Anandamide.


Folks, this cannot be overstated, AEA is an integral part of a system that’s been evolving on earth for over 600 million years. It may end up much older... research in progress.


AEA is synthesized most in the areas of your brain where memory (remember & forget), motivation (inhibitory & antagonistic potentials), core cognitive processes (attention, learning, higher reasoning) and movement control are regulated.


In terms of emotionality and forgetfulness, commenting on Nietzsche’s 1876 essay “The Uses and Disadvantages of History of Life” Michael Pollan said in his paper “Cannabis, Forgetting, and the Botany of Desire”,

“It’s a great essay, and he’s talking about how cheerfulness, the good conscience, the joyful deed of doing anything really depends on forgetting.

Mr Pollan also made me aware of this stilling-inspiring Nietzsche quote,

“...those who can act are those who, forget most things, so as to do one thing.”

If it weren’t for the way your ECS utilizes AEA, you’d never have any mental real estate to ponder potential futures and become sentiantly aware of present situations. On the flip-side, AEA is involved with the encoding of long-term memory for both learning and survival.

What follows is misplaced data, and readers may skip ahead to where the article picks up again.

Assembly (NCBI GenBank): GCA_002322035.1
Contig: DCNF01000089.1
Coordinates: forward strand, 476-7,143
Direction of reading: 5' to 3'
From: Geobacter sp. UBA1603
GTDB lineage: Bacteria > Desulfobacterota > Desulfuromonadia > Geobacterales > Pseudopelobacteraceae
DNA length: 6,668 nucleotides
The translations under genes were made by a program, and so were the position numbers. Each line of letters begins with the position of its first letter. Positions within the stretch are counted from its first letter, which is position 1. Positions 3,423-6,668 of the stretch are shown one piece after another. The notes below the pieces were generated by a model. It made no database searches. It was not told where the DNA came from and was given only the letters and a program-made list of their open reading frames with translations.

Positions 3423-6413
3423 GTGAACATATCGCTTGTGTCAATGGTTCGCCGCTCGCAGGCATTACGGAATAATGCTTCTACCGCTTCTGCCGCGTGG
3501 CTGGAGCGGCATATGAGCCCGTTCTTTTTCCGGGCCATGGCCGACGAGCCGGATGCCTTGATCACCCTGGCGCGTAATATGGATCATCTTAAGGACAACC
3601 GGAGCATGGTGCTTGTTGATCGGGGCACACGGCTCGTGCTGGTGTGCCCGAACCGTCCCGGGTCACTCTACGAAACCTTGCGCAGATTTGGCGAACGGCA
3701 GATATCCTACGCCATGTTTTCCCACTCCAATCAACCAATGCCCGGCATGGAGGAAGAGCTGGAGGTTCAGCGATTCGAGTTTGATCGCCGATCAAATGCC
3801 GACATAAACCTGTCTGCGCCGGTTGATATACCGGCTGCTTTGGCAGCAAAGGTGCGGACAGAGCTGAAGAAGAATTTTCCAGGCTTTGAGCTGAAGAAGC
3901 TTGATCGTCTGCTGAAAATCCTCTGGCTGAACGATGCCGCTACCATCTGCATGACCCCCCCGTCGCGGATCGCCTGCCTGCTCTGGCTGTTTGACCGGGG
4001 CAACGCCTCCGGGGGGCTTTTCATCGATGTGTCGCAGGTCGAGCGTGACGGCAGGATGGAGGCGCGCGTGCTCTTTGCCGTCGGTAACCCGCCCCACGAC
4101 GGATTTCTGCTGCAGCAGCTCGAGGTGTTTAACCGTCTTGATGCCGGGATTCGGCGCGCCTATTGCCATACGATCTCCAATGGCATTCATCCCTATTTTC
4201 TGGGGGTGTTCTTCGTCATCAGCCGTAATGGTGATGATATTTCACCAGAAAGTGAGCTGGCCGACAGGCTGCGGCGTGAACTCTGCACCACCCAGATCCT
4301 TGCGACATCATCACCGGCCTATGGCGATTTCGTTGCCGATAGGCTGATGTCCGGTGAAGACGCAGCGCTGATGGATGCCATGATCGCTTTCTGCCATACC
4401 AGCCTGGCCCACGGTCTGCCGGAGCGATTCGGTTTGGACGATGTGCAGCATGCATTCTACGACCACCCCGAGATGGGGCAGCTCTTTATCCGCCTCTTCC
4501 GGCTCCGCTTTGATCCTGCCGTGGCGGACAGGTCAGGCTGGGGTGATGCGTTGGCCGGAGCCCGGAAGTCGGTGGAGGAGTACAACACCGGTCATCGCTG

• Note: FAAH inhibition has been found to enhance memory acquisition (7). So, as you can see, AEA impacts what we retain and forget to retain. Imagine the impacts on human evolution - how many quirks of fate unleashed! Keep in mind the majority of our ancestors were NOT exposed to high doses of phytocannabinoids like we have access to these days. Most humans got this far on the ECBs we’re genetically designed to create.

Which leads us to the next big role AEA plays in homeostasis and development…


Sleep, Relaxation, and Reward

Speaking of forgetfulness, extrapolate everything our species accomplished over the last 50,000 years, then drink in the fact we snoozed and kicked back through about half the time! As forgetting is to thinking, sleep and relaxation is to our forward momentum.